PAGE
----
This started a long line of bands and a long experience of learning to perform in public, as Fitzsimons honed intentions and ideas and tried to figure out why that guitar seemed so important. After a trip to India in 2012, he returned renewed and ready to start again, scrapping his band to lead something new and uncompromising. This was the true start of the Molochs: “It didn't make any sense to not do everything exactly the way I wanted to do it,” he says. “I was so shy and introverted that singing publicly sounded like a nightmare come true. But I didn't have a choice—I heard something inside of me and I needed to be the one to express it.”

The first album Forgetter Blues was released with Fitzsimons’ guitarist/organist and longtime bandmate Ryan Foster in early 2013 on his own label—named after a slightly infamous intersection in their then-home of Long Beach—and was twelve songs of anxious garage-y proto-punk-y folk-y rock, Modern Lovers demos and Velvet Underground arcana as fuel and foundation both. It deserved to go farther than it did, which sadly wasn’t very far. But it sharpened Fitzsimons and his songwriting, and after three pent-up years of creativity, he was ready to burst. So he decided to record a new album in the spirit of the first, and in the spirit of everything that the Molochs made so far: “I wanted to spend less time figuring out HOW we were gonna do something and just actually do it.”

The result is America’s Velvet Glory, recorded with engineer Jonny Bell at effortless (says Fitzsimons) sessions at Long Beach’s JazzCats studio. (Also incubator for Molochs’ new labelmates Wall of Death and Hanni El Khatib.) It starts with an anxious electric minor-key melody and ends on a last lonesome unresolved organ riff, and in between comes beauty, doubt, loss, hate and even a moments or two of peace. There are flashes of 60s garage rock—like the Sunset Strip ’66 stormer “No More Cryin’” or the “Little Black Egg”-style heartwarmer-slash-breaker “The One I Love”—but like one of Foster’s and Fitzsimons’ favorites the Jacobites, the Molochs are taking the past apart, not trying to recreate it.

You can hear where songs bend, where voices break, where guitars start to shiver and when strings are about to snap; on “You And Me,” you can almost hear Lou Reed’s ghost call for a solo, and on “I Don’t Love You,” you get that subway-sound guitar and find out what happens when Jonathan Richman’s G-I-R-L-F-R-E-N goes wrong. And of course there’s the charismatic chaos of bootleg basement-tape Dylan—always Dylan, says Fitzsimons—and the locked-room psychedelia of Syd Barrett, especially on “Charlie’s Lips,” Fitzsimons’ ode to—or antidote to—those times when he felt the bleakness completely: “Then a bird lands on a branch nearby, you hear leaves fluttering, you hear a child laughing … all of a sudden things don't seem so bad anymore.”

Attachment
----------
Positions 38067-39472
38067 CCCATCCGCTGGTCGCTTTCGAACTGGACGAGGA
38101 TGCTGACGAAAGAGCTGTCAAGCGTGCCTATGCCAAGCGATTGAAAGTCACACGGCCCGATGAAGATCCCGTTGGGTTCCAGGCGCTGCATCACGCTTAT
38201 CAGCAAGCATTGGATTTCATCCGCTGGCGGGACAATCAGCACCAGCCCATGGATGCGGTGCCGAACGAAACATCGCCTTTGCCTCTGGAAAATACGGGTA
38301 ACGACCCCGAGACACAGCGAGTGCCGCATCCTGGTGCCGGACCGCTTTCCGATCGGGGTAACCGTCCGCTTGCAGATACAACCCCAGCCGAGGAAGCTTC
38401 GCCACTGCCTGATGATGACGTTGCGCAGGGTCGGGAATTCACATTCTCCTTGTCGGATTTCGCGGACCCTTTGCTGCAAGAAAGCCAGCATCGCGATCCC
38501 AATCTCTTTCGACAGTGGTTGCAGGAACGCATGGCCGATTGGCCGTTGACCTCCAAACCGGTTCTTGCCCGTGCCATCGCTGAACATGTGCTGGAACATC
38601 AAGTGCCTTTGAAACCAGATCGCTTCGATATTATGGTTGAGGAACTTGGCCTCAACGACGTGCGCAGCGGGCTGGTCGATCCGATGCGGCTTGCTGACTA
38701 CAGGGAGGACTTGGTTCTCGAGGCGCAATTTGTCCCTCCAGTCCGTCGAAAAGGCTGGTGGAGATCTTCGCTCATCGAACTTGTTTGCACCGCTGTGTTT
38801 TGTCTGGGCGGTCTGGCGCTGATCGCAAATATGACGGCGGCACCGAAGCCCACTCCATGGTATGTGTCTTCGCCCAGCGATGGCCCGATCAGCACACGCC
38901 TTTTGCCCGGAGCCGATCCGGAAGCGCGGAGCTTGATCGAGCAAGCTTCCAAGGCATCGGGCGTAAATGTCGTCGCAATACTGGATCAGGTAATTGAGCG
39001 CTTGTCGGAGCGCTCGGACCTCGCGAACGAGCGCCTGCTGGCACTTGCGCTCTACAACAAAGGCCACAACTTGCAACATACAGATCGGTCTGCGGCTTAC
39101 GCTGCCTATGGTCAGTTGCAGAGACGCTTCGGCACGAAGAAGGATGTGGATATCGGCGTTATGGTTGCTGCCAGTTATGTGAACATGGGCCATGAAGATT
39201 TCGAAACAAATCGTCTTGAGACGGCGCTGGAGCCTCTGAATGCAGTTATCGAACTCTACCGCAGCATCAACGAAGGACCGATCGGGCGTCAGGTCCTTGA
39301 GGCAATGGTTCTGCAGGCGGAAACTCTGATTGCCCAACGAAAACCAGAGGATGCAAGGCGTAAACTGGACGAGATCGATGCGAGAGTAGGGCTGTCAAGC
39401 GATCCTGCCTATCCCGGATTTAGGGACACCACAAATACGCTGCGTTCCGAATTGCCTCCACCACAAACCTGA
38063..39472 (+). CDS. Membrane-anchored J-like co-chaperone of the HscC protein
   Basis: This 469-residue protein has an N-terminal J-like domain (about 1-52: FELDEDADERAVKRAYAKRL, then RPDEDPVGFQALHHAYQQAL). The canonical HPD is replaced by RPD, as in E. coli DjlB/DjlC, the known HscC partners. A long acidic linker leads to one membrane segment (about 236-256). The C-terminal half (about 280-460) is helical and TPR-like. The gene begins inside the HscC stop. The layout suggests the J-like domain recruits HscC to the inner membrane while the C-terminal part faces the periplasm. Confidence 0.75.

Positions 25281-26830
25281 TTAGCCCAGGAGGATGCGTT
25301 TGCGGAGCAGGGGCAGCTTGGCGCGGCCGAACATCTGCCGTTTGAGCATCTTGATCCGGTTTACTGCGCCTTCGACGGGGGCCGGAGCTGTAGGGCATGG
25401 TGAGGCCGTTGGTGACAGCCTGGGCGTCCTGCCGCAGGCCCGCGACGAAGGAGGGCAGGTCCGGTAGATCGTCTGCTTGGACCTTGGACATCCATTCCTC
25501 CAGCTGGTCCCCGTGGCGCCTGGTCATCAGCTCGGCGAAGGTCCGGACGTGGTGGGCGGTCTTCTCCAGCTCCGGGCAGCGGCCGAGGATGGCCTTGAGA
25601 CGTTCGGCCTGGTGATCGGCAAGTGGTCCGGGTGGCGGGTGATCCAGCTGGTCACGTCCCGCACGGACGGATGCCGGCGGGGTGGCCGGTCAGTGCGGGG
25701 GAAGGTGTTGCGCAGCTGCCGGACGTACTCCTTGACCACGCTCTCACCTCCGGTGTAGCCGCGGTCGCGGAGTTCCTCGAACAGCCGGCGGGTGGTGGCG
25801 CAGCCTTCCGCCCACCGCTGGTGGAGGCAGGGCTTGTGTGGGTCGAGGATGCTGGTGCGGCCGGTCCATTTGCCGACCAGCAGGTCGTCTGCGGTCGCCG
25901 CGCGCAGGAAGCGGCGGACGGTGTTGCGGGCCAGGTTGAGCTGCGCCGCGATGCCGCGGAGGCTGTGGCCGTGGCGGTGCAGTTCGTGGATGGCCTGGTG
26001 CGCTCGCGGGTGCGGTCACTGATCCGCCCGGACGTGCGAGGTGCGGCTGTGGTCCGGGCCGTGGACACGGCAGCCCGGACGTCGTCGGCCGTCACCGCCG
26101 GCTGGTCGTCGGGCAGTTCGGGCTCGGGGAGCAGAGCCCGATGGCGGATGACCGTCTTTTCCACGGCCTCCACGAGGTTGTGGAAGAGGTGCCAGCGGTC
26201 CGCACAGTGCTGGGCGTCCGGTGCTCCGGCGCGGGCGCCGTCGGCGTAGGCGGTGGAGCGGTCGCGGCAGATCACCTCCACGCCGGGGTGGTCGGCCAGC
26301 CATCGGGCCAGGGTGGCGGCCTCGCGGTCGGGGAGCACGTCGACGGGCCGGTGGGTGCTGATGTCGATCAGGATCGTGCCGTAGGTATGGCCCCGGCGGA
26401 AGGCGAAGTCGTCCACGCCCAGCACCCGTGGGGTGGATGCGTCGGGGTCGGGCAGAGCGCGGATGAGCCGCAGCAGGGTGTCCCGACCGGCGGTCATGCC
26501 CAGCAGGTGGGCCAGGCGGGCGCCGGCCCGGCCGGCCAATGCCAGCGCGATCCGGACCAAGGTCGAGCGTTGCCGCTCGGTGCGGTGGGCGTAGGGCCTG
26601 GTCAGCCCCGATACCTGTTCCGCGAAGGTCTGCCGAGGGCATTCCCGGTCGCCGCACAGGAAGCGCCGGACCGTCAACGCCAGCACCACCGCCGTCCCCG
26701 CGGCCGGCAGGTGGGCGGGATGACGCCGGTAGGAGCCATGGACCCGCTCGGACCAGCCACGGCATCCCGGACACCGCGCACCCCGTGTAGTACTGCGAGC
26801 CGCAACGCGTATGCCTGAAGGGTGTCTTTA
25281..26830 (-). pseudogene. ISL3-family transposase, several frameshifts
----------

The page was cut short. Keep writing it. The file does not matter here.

So Moloch might still be out there, devouring his sacrifices, but the Molochs are still fighting, too. And that’s why Fitzsimons picked the band name—it’s so he remembers what he’s up against. He’s not celebrating the destroyer of youth and individuality and creativity, he says: “I’m just keeping him in sight so that he doesn't win.” – Christopher Ziegler
Captain Planet
Captain Planet
German punk rock band.
BOYO
BOYO
BOYO is the fuzz-pop brainchild of 20 year-old Robert Tilden, former singer/songwriter in L.A. cult garage-band Bobby T. and the Slackers. BOYO was born out of the gradual dissolution of “Bobby T. and the Slackers,” a project that Tilden had started at age 16. Control, the forthcoming debut album from BOYO, was recorded almost entirely by Tilden himself, with former Bobby T. drummer Ruben Radlauer pitching in on drums and co-production duties. The record’s songs document struggles with anxiety, substance issues, issues of substance, and the destruction of relationships.

"While the single brings to mind some familiar touchstones (Deerhunter's brooding elegance and circling psychedelia, Ariel Pink's off-kilter take on paisley-pop), one could imagine Tilden easing his way into the ranks of contemporary bandcamp-bred favorites. "Control" suggests that, similar to Alex G or even Car Seat Headrest, Tilden knows his history and can synthesize the best qualities of his influences while tunneling ahead into a vision that's his own.” — Under the Radar Magazine

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Venue Information:
The Glass House
200 W. Second St
Pomona, CA, 91766
http://www.theglasshouse.us/